There’s an exciting new year ahead in information technology development, trends, and growth, CompTIA forecasts in its annual survey.
Could 2016 be the year that tech experiments receive a full-fledged embrace from the enterprise?
The Computing Technology Industry Association (CompTIA), which represents thousands of information technology firms, thinks so. According to the association’s latest trends list, there is potential for emerging sectors to mature to the point where they’re worth bringing into the mainstream.
“Cloud computing, mobility, social, workforce automation, big data, the internet of things, and other disrupters will continue to expand their reach in 2016,” Tim Herbert, CompTIA’s senior vice president of research and market intelligence, said in a statement.
Global IT industry growth is forecast to rise to 4.9 percent, the association reports in its “IT Industry Outlook 2016.” If the industry exceeds expectations, CompTIA predicts an “upside potential” of 7.1 percent growth.
“Many organizations will move beyond the experimental, early-adopter stage into broader, more varied uses of these technologies as they seek to capture the benefits of becoming a digital business,” Herbert added.
What to Look For
The report, compiled from a December 2015 survey of 673 IT companies in the United States, the United Kingdom, and Canada, highlights a dozen trends that are expected to affect the IT industry and the U.S. economy in the coming year.
Among macro trends, CompTIA predicts that tech policy will be a hot topic in the presidential election, companies will strive to develop more technology experts in-house, and businesses will make technology issues and strategies a focus in every department, not just in IT.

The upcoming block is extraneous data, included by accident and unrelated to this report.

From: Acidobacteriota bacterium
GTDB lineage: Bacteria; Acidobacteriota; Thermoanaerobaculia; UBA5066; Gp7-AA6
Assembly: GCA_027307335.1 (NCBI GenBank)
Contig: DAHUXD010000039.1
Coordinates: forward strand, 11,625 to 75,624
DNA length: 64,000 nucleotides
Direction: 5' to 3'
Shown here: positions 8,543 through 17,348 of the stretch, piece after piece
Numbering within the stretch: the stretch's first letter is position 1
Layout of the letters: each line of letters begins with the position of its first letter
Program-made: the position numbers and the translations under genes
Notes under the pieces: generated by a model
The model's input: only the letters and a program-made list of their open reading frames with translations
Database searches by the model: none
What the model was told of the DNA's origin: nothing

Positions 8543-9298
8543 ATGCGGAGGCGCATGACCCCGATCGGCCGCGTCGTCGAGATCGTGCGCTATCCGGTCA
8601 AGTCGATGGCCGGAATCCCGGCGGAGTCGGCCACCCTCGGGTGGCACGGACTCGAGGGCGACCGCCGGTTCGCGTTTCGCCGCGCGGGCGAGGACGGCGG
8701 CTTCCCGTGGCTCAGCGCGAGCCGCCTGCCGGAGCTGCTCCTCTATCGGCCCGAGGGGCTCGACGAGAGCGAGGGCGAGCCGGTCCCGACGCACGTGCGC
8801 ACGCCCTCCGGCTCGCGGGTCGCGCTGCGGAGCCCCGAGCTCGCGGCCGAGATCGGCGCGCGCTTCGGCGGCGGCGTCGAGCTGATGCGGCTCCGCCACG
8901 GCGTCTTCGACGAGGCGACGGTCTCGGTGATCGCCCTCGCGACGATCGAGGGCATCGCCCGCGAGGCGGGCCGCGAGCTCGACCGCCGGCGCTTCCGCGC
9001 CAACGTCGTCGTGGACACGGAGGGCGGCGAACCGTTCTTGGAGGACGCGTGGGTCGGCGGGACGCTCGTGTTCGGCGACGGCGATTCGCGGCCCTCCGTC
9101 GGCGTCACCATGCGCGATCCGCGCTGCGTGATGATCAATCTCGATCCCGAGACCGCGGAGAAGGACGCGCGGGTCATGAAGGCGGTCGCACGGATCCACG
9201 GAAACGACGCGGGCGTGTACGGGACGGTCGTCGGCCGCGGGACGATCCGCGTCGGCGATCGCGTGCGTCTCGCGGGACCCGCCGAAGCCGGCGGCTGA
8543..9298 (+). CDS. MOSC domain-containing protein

As for technology trends, cloud services will continue to grow, according to the report. Security, analytics, and software will rise in importance, too. Turning to IT trends, CompTIA notes that because the customer is more savvy about technology today, channel firms need to change their marketing strategies based on customers’ varying needs. Companies should also stop focusing on building cloud data centers as a way to set themselves apart from competitors and figure out beneficial vendor partnerships, the association recommends.
Expect to see more on the internet of things, the gig economy, mobile wallets, commercial drones, augmented and virtual reality, and even cyberinsurance. Watch for the emergence of gesture technology, visual search, 4D printing, and location-based authentication.
What’s more, the industry could skyrocket above expectations, CompTIA says. The global IT space made $3.7 trillion last year, and it could make $3.8 trillion in 2016, through hardware, software, telecommunications, and other IT services.
“Businesses of all sizes increasingly recognize the need to remake their workflows and customer-engagement practices with an eye toward digital transformation,” Herbert said. “If investments in these technologies accelerate, and the economy holds steady, growth could lean toward the upside of the forecast.”
A webinar on the survey results will be hosted by Carolyn April, senior industry research analyst at CompTIA, on February 10.